New Issue: proposed: a reorganization of 'Sys' as part of module stabilization

18448, "gbtitus", "proposed: a reorganization of 'Sys' as part of module stabilization", "2021-09-22T21:29:23Z"

Introduction

As part of module stabilization ("lib 2.0"), within the Chapel core team we've agreed upon a proposed reworking of the standard Sys module (chapel/Sys.chpl at main · chapel-lang/chapel · GitHub), which provides the operating system interface. This issue presents that proposal and asks for comments from the Chapel user community.

Details

There are three basic parts to the rework. First, there is a structural reorganization and renaming of the module itself. The current module is just called Sys, of course. We propose to replace this with a hierarchical module called OS. Then there are a couple of proposals about just what definitions the module will provide, and their style.

Proposal: Organization

The current Sys module will be renamed and reorganized as follows:

  • OS
    • POSIX
      • things defined by POSIX (the current Sys, though with adjustments)
      • includes POSIX things currently declared elsewhere, such as memcpy()
    • Linux
      • things defined by Linux but not POSIX
    • MacOS
      • things defined by macOS but not POSIX

Proposal: Style

The OS module and its sub-modules will provide C-style Chapel definitions matching the corresponding interface(s). Thus, for example, OS.POSIX will supply type, constant, variable, and function declarations that match the names, capitalization, layout (for structs), and signature (for functions) of the corresponding POSIX entities. Or in other words, it will provide a C-style interface rather than a "Chapel-tastic" one.

As a special case worth calling out, the OS.POSIX module will supply an errno "variable" that is like the POSIX one in that it is of type c_int, modifiable, and thread-local where "thread" means the underlying execution vehicle of a Chapel task. It is undefined whether the module errno is implemented by the module itself or refers directly to the underlying POSIX variable, and therefore undefined whether it may be set only as a side effect of calling functions defined in the module or also as a side effect of calling any POSIX function whatsoever, via some non-module route such as external C code linked with the program. It is also undefined how or when the relationship between language tasks and their underlying execution vehicle threads may change. For these reasons, reading the value of the OS.POSIX module errno variable should only be done immediately after a call to a function in the module itself, and writing its value should only be done immediately before a call to a function in the module.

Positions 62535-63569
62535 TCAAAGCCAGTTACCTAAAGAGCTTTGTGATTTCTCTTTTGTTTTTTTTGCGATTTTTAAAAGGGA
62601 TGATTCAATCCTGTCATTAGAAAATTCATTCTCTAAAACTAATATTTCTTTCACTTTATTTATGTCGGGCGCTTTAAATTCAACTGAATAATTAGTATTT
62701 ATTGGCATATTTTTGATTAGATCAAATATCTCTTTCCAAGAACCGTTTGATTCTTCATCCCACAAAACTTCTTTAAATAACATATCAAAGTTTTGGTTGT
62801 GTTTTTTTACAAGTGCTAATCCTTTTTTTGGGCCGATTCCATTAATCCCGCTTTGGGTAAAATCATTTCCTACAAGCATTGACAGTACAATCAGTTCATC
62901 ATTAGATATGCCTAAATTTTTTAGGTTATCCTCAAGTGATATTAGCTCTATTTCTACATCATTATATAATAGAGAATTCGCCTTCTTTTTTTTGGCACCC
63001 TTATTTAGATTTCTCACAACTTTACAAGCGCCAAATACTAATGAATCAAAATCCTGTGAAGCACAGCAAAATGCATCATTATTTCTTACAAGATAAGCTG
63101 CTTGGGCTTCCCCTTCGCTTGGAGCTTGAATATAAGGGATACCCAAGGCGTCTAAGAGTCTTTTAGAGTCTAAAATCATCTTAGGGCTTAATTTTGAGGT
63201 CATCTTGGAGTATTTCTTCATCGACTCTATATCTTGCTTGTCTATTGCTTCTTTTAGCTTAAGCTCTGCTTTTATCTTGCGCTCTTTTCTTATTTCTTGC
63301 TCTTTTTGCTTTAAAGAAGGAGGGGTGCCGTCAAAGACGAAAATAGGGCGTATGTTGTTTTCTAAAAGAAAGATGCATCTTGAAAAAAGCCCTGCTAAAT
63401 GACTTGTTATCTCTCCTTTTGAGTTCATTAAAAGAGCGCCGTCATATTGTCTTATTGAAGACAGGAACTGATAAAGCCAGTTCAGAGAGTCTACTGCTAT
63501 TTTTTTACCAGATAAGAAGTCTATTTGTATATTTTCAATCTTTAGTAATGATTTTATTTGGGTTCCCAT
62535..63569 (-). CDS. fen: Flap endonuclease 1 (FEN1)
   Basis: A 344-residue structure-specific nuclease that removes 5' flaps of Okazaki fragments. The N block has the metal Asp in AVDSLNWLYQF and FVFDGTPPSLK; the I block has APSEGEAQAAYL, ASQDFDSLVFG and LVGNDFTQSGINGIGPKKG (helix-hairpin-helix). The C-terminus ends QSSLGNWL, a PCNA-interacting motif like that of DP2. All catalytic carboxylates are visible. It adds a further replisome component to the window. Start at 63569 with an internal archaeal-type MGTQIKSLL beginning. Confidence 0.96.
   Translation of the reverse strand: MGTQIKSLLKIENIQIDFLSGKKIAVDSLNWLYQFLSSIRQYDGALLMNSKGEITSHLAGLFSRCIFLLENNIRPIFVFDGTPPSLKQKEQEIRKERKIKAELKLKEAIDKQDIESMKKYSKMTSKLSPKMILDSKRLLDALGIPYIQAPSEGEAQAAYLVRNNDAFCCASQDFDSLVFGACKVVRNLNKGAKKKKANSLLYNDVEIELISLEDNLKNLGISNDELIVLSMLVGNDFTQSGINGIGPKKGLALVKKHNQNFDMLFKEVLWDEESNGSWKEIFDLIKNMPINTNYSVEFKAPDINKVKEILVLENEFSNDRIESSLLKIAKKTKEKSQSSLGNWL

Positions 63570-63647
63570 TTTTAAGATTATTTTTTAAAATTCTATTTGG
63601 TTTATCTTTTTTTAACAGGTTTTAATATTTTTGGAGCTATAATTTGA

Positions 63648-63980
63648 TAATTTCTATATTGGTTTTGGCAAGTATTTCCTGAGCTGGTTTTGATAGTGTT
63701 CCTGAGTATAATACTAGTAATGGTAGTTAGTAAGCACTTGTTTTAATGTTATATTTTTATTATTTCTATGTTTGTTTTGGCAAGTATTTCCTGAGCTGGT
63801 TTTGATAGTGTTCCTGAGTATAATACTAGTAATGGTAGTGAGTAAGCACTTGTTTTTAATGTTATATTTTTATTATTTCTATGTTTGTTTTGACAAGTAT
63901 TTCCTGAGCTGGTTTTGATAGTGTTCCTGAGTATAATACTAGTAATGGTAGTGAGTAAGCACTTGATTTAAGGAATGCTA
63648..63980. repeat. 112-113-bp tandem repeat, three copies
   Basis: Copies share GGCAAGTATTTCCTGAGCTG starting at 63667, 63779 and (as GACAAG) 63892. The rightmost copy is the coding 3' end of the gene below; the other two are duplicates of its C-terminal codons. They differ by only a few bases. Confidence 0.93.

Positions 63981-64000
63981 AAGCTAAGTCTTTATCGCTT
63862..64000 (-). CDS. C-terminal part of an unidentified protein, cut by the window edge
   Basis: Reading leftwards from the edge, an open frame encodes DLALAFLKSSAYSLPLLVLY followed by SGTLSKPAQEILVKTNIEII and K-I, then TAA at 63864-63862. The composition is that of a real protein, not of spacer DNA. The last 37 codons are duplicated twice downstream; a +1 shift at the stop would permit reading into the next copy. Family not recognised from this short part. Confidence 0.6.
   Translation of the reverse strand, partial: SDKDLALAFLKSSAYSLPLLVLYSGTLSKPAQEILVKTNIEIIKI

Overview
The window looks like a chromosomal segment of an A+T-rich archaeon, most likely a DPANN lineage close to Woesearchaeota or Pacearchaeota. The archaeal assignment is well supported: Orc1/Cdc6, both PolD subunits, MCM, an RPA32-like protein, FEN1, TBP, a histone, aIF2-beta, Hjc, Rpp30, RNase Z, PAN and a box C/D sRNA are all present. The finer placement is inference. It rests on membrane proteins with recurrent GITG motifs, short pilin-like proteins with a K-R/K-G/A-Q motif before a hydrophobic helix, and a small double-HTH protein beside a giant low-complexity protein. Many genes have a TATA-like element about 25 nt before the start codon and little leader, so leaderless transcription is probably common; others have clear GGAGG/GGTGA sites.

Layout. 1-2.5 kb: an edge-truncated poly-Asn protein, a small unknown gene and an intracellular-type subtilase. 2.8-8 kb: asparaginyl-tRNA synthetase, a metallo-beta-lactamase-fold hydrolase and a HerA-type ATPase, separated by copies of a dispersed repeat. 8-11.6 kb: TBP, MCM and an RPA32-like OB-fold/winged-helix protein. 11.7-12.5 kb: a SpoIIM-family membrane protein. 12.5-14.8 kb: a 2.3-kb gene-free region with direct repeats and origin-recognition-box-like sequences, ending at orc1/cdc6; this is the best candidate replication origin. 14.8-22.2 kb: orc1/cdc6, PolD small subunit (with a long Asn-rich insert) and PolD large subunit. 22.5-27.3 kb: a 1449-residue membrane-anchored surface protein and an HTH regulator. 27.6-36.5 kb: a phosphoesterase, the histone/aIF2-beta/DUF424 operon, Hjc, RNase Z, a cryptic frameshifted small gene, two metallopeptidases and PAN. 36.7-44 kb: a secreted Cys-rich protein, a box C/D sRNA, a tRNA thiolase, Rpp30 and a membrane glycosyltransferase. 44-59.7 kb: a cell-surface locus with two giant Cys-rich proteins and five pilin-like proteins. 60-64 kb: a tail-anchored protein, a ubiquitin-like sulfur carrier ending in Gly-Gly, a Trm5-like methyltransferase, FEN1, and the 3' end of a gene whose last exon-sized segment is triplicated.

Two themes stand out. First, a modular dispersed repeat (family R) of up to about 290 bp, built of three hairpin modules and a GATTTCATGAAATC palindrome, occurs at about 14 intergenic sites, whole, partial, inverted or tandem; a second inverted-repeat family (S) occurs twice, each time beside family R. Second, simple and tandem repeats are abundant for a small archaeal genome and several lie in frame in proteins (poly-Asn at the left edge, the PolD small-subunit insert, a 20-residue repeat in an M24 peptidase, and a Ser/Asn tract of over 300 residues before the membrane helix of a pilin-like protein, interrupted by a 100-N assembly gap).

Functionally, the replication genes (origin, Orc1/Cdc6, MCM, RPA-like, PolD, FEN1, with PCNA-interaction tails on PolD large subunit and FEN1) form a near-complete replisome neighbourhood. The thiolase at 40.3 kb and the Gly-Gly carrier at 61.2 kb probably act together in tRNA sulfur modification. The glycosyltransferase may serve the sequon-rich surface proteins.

Proposal: Contents

The initial OS.POSIX will include everything currently in Sys that is used somewhere in the Chapel module stack, as well as anything POSIX-related that is defined in other modules. We will adjust those other modules that refer to POSIX symbols to get their definitions from the OS.POSIX module. We may not include in OS.POSIX things that are defined by Sys but not used anywhere or (at implementor's discretion) not likely to be used soon.

Things currently defined in `Sys` that will certainly be defined in `OS.POSIX`.

The following are all the uses we currently see of the things defined in Sys.chpl. Note that where the Sys module's spelling, capitalization, etc. don't follow that of the proposed OS.POSIX module, the symbol names will change.

modules/internal/LocaleModelHelpSetup.chpl
  sys_getenv

modules/packages/Curl.chpl
  fd_set
  sys_fd_zero
  timeval
  Sys.sys_select

modules/packages/HDFS.chpl
  O_CREAT
  O_RDONLY
  O_RDWR
  O_TRUNC
  O_WRONLY

modules/standard/DateTime.chpl
  defines record timeval same as Sys does
  defines gettimeofday() as Sys would if it did (it doesn't)
  defines time_t same as Sys does
  defines localtime_r() as Sys would if it did (it doesn't)

modules/standard/IO.chpl
  Sys.sys_open (in comment)
  Sys.sys_connect (in comment)

modules/standard/Path.chpl
  sys_getenv()

modules/standard/Spawn.chpl
  sys_getenv()

modules/standard/SysBasic.chpl
  SOCK_STREAM (in comment)

modules/standard/Time.chpl
  timeval (in comment)

test/execflags/gbt/shell-meta-env.chpl
  sys_getenv()

test/io/ferguson/open-remote-string.chpl
  sys_getenv()

test/library/packages/HDF5/Hdf5PathHelp.chpl
  sys_getenv()

test/library/packages/HDFS/tzakian/HDFSiterator.chpl
  O_RDONLY

test/library/packages/HDFS/tzakian/chadoop.chpl
  O_RDONLY

test/library/packages/HDFS/tzakian/test.chpl
  O_RDONLY

test/library/standard/DateTime/testDatetimeTZ.chpl
  defines record timeval same as Sys does
  defines gettimeofday() as Sys would if it did (it doesn't)

test/runtime/configMatters/comm/ugni/SIGBUS-array-alloc.chpl
  sys_getenv()

test/runtime/configMatters/comm/ugni/SIGBUS-heap-extend.chpl
  sys_getenv()

test/types/records/diten/unusedExternRecordInProc.chpl
  defines record timeval same as Sys does

test/users/ferguson/sys/getenv/getenv.chpl
  sys_getenv()

In addition, FileSystem.chpl defines the following file mode bits that same as Sys.chpl would, but the definitions in the latter are commented out.

modules/standard/FileSystem.chpl
  S_IRUSR
  S_IWUSR
  S_IXUSR
  S_IRWXU
  S_IRGRP
  S_IWGRP
  S_IXGRP
  S_IRWXG
  S_IROTH
  S_IWOTH
  S_IXOTH
  S_IRWXO

Note that this detailed list does not reflect some ongoing work on a sockets library and therefore may need adjustment.